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Penn State Diary: 1920s PSU wrestler was the first Japanese athlete to win an Olympic medal

by on March 30, 2018 11:12 AM

After 10 years of retirement, I don’t get many “questions for the archivist” anymore, but I had an unexpected one not too long ago. My wife and a group of friends from the University Women’s Club were touring the campus of the U.S. Naval Academy in Annapolis, Maryland.

Lunch had been arranged in a private dining room in Bancroft Hall. The walls were adorned with pictures of famous “Middie” athletes of the past. But one old picture caught their attention. It showed two wrestlers; one had “Penn State” displayed across his singlet, and he appeared to be of Asian descent.

There was a little flurry of interest and several on the tour wondered who he could be, and if my wife could ask me to identify him. Thanks to the ubiquity of texting, I soon had a copy of the picture in hand. I seemed to recall that Penn State did have a wrestler of Asian background back in the 1920s, but who was it and how did he come to be on the wall of a dining room at Annapolis?

A bit of online archival digging soon identified him as Katsutoshi Naito, a native of Hiroshima, Japan, who came to Penn State and earned a bachelor’s degree in horticulture. La Vie indicated his only student activity was being a member of the wrestling team.

In 1923, he was one of seven wrestlers and competed in the 135-pounds class. Penn State had a 4-3 dual meet record, and Naito did well. He pinned his opponent in the match against the University of Virginia where, according to the Collegian, his opponent was “unable to solve the Japanese grappler’s style.” The Lions placed second in the Eastern Intercollegiate championship competition that year, one point behind Cornell. Naito earned second place in his class in the Intercollegiates.

On the 1924 team, Naito was elected captain, and, at 135 pounds, was one among three individual Eastern Intercollegiate champions with Penn State winning the team title. Penn State won five of six dual meets that year, with the Navy match ending in a tie. And this is where our photo likely comes in.

A Collegian story about the 1924 meet with Navy reported that the Penn State captain, Naito, wrestled the Navy captain Kershner to a draw. Penn State won the first match, Navy the last, and all four in between were draws. At that time no points were given for draws, so the match ended deadlocked at 3-3. Except for this draw, Naito was undefeated in the 1924 season.

Although the Naval Academy could not definitively identify a picture from an individual match from almost a hundred years ago, it seems clear that the Penn State wrestler was Naito. Stacie Michaud, assistant athletic director and sports information head for wrestling at the Naval Academy, was able to tell me that, assuming it was the 1924 meet, the Navy wrestler would have been George Francis Kershner, of the Class of 1925. He retired as a commander and, while she had no more details on his subsequent naval career, he would likely have been about 37 years old at the start of World War II.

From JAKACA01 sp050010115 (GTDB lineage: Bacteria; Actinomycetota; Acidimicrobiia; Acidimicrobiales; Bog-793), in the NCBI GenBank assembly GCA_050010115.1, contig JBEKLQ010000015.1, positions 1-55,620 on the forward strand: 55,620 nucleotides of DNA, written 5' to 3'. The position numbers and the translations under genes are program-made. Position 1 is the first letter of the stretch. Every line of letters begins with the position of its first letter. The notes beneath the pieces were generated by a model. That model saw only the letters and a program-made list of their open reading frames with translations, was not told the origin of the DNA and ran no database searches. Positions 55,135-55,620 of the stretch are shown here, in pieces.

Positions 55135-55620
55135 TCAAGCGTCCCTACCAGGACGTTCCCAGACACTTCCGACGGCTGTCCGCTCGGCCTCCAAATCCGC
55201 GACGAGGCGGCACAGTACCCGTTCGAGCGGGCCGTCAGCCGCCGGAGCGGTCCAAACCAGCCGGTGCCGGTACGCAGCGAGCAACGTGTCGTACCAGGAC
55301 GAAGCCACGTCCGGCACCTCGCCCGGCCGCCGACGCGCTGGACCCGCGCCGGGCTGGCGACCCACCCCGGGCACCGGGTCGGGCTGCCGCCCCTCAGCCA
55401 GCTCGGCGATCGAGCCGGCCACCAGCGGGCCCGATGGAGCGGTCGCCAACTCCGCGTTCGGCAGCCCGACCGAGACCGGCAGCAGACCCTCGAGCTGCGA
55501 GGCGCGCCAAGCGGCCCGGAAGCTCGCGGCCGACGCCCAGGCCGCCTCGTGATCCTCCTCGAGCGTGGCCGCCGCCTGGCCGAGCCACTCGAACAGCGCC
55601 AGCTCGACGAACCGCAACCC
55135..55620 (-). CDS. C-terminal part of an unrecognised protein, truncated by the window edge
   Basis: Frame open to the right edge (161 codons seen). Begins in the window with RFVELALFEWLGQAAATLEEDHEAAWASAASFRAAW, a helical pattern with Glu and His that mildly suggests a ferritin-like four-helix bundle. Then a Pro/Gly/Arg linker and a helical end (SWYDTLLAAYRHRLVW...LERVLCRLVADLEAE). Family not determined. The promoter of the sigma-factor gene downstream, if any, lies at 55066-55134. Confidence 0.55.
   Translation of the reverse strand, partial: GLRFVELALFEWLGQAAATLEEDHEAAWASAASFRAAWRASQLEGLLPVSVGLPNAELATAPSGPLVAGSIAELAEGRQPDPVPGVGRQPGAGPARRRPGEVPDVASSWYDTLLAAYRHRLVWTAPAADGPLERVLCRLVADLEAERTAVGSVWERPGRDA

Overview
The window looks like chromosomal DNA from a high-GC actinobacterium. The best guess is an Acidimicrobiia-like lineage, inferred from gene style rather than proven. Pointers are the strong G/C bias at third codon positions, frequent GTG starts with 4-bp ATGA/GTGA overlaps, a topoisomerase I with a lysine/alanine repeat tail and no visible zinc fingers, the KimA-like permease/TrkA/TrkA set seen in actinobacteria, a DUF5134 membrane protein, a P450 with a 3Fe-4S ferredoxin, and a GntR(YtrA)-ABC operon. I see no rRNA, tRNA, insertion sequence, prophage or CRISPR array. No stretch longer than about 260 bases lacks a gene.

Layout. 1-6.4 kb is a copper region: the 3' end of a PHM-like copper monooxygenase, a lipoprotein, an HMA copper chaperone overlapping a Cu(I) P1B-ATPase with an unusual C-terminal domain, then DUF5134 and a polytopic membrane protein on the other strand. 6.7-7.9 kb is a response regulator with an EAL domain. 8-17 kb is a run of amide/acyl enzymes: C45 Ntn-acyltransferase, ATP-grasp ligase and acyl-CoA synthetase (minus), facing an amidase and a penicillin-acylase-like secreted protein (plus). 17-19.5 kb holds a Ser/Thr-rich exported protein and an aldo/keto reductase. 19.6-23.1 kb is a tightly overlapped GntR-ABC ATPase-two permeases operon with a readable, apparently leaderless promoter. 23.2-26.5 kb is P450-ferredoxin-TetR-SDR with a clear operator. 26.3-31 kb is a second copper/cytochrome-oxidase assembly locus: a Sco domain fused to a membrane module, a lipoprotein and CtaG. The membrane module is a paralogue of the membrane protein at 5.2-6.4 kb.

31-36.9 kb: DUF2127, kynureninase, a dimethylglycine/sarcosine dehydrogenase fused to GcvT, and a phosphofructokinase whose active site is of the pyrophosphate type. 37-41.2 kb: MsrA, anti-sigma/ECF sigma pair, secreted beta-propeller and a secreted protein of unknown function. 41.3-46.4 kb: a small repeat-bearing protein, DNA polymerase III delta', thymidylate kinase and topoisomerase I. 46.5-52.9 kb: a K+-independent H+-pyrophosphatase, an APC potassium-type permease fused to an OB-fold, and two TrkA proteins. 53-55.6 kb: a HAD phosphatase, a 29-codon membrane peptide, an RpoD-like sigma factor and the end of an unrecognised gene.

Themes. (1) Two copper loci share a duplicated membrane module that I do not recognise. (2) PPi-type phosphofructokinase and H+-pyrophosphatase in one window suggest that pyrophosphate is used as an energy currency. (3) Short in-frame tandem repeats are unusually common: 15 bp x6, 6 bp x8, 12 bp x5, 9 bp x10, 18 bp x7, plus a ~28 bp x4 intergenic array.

That might simply be the end of a curious story of an international student at Penn State, perhaps the first to come from Japan, who becomes a varsity athlete, and whose picture ends up on the wall of a Naval Academy dining room. But the Katsutoshi Naito story went beyond that.

In April of 1924, the Collegian reported that captain Naito had been picked to represent his country in that summer’s Olympic Games. After Naito’s win at the Intercollegiates, the Japanese ambassador in Washington wired Penn State President John Martin Thomas to say that the Japanese Physical Education Society had selected Naito to wrestle for Japan in Paris. 

The Collegian article further noted, Naito was expected to graduate in horticulture in June and would leave immediately for Paris after commencement. All the American wrestlers were college men, but being well-acquainted with the American collegiate wrestling style, he was expected to do well.

Even though Japan had only three wrestlers at the Paris Olympics, and despite having injured his fingers in practice aboard the ship to France, he won a bronze medal in the featherweight class. It was Japan’s only medal at the 1924 Olympics, and the first medal ever won by a Japanese athlete in an Olympic Games.

After the Olympics, Naito returned to Japan. He tried introducing wrestling to his country, but it could not compete with the popularity of Judo. In 1928, Naito emigrated to Brazil where he started his own horticulture business. He died in 1969 but is remembered for introducing both judo and kendo to Brazil.

Thanks to the University Women’s Club’s question, we’ve found another Olympic link for Penn State as we look forward to the 2020 summer games in Tokyo.


Lee Stout is librarian emeritus, special collections, for Penn State.





Lee Stout is Librarian Emeritus, Special Collections for Penn State.
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